But the whole economic structure of the Commonwealth countries changed between 1939 and the present day. They then concentrated much more largely on the products of the soil; they have now found it. necessary to diversify their industry, to expand it and to extend it. But a grave disequilibrium exists in the Commonwealth between the location of raw materials and the labour and the skill that might exploit them, and in this industrialization it has been inevitable, in most of the Commonwealth countries, that they have drawn on their own rural agricultural populations which, too, need replacement. With all respect, I do not agree with Lord Strabolgi when he says that these countries do not want city-dwellers. This industrialization of which I have spoken has proceeded a fair distance, and it will proceed even further. There was a time when the chief asset of an emigrant from this country, apart from determination and courage, was physical strength and experience of life close to the soil. Now, with these nascent industries, the Commonwealth countries want a much wider cross-section of our population than ever before. The population of this country ever since the industrial revolution has become progressively urbanized with an inexorable and, as many think, a tragic momentum, and we are now in a far better position to provide the cross-section of our population which those countries now require.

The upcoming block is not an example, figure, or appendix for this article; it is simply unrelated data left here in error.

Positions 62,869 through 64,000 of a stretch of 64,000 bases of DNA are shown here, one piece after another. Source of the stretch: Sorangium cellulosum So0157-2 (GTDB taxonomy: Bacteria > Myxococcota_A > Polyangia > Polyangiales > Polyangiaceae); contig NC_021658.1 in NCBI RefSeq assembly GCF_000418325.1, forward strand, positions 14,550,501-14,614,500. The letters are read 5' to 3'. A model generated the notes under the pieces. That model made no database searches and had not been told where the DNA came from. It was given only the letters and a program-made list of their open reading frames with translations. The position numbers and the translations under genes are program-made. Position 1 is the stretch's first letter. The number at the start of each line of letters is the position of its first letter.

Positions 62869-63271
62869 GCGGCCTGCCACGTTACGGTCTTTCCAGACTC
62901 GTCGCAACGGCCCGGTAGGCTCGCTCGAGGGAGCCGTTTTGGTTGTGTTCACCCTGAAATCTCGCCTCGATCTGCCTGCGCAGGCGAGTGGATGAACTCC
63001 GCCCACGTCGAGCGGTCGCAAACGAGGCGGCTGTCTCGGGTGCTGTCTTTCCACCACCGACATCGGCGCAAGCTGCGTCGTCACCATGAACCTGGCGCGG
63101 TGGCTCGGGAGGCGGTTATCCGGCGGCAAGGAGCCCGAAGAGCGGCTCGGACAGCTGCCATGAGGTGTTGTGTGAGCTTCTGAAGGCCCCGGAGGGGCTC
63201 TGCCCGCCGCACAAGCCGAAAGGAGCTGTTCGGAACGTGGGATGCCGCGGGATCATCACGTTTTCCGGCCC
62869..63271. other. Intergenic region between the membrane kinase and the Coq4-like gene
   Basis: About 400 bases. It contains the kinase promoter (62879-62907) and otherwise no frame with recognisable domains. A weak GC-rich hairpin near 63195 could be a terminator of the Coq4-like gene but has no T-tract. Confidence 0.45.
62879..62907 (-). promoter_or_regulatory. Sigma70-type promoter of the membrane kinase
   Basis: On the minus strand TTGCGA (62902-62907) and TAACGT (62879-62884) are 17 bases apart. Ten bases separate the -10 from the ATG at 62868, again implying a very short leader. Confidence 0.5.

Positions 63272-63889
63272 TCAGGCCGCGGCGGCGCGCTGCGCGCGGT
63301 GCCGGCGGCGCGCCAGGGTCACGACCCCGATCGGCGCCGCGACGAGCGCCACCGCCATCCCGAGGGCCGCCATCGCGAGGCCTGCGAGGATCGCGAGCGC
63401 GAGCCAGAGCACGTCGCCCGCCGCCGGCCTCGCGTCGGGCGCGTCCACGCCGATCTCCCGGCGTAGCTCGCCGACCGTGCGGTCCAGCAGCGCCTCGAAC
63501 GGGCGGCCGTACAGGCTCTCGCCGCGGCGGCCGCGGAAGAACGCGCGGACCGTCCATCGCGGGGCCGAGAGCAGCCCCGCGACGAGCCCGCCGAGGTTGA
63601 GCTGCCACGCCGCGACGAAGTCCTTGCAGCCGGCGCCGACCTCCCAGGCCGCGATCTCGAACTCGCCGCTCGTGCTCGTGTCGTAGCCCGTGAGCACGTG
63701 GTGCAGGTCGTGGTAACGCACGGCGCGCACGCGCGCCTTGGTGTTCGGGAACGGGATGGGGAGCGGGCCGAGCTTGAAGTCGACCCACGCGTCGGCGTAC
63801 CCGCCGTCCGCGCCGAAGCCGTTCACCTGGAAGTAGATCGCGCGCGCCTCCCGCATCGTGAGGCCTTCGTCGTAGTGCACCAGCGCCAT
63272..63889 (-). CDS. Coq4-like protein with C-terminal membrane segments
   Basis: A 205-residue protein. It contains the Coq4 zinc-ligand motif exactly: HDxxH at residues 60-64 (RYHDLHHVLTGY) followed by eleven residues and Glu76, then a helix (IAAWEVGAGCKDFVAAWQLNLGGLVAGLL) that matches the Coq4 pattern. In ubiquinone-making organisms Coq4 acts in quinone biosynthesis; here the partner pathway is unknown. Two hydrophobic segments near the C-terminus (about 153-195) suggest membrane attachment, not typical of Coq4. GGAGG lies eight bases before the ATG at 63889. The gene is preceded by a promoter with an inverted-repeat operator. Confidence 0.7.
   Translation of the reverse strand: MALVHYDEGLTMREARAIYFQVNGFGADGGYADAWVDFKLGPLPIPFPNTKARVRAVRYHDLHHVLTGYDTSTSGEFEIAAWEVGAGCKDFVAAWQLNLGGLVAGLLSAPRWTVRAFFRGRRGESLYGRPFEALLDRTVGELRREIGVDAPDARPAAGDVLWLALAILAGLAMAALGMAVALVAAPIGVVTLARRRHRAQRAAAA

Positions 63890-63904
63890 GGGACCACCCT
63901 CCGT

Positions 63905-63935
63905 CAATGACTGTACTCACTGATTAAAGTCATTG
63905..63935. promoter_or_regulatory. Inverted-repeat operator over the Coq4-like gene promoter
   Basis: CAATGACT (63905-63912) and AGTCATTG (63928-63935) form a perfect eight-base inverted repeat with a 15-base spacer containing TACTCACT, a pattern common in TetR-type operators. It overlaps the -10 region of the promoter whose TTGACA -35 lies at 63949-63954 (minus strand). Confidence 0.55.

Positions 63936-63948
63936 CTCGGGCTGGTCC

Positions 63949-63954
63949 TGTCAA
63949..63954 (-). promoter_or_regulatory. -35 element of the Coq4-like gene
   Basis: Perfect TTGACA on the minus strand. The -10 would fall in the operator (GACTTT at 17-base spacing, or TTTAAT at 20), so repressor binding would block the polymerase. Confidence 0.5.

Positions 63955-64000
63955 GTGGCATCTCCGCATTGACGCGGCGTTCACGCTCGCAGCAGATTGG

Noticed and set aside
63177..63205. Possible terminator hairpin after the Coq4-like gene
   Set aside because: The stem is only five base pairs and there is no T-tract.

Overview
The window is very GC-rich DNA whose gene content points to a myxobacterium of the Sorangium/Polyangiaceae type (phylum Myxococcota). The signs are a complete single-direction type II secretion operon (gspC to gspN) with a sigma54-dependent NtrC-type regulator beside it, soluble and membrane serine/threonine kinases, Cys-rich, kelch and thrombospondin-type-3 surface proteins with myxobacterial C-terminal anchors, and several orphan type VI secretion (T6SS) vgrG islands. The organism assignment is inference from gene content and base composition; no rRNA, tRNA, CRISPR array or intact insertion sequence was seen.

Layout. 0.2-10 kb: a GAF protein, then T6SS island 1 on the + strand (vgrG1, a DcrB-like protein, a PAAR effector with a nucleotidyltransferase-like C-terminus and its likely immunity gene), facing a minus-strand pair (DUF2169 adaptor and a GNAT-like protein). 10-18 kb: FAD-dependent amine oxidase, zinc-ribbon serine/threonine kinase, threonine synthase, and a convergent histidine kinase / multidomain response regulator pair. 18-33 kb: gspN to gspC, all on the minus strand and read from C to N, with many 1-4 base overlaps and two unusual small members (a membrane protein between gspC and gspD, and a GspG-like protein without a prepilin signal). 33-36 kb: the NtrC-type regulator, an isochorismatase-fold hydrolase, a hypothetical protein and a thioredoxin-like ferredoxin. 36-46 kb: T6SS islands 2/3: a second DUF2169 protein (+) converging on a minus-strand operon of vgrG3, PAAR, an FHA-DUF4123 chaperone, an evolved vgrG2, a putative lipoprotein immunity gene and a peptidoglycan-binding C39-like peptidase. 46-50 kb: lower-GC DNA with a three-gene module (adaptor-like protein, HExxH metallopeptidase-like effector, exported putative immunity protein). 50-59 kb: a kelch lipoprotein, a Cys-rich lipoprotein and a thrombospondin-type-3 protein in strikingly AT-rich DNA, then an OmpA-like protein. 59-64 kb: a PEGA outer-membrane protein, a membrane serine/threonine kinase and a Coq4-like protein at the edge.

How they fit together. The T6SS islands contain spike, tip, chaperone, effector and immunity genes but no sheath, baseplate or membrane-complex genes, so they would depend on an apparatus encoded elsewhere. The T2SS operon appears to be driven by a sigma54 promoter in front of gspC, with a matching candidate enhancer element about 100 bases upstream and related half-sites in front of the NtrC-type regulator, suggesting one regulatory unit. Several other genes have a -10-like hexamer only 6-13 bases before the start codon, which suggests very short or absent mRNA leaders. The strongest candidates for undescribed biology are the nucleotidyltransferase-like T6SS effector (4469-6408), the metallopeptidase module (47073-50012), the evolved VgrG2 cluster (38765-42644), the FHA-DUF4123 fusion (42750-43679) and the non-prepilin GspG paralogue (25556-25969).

Now one word with regard to those who oppose emigration without qualification. They urge that by reason of the numbers who leave us there results a loss in our productive man-power in dangerous ratio to our population. They say that the result of their going will be to leave us with an unbalanced economy, that there will be fewer and fewer people to support those who cannot support themselves. A careful survey of immigration made in Canada has shown that every successful productive immigrant takes over with him from this country a minimum of two non-producers. It is, of course, clear that, in our present situation, large-scale emigration might add to our embarrassment. It would be something of a sacrifice to let so much of our man-power leave our shores. But, let it be remembered, sacrifice in this connexion is by no means one-sided. Every country of the Commonwealth now is voluntarily going short of something it needs in order that we may have it.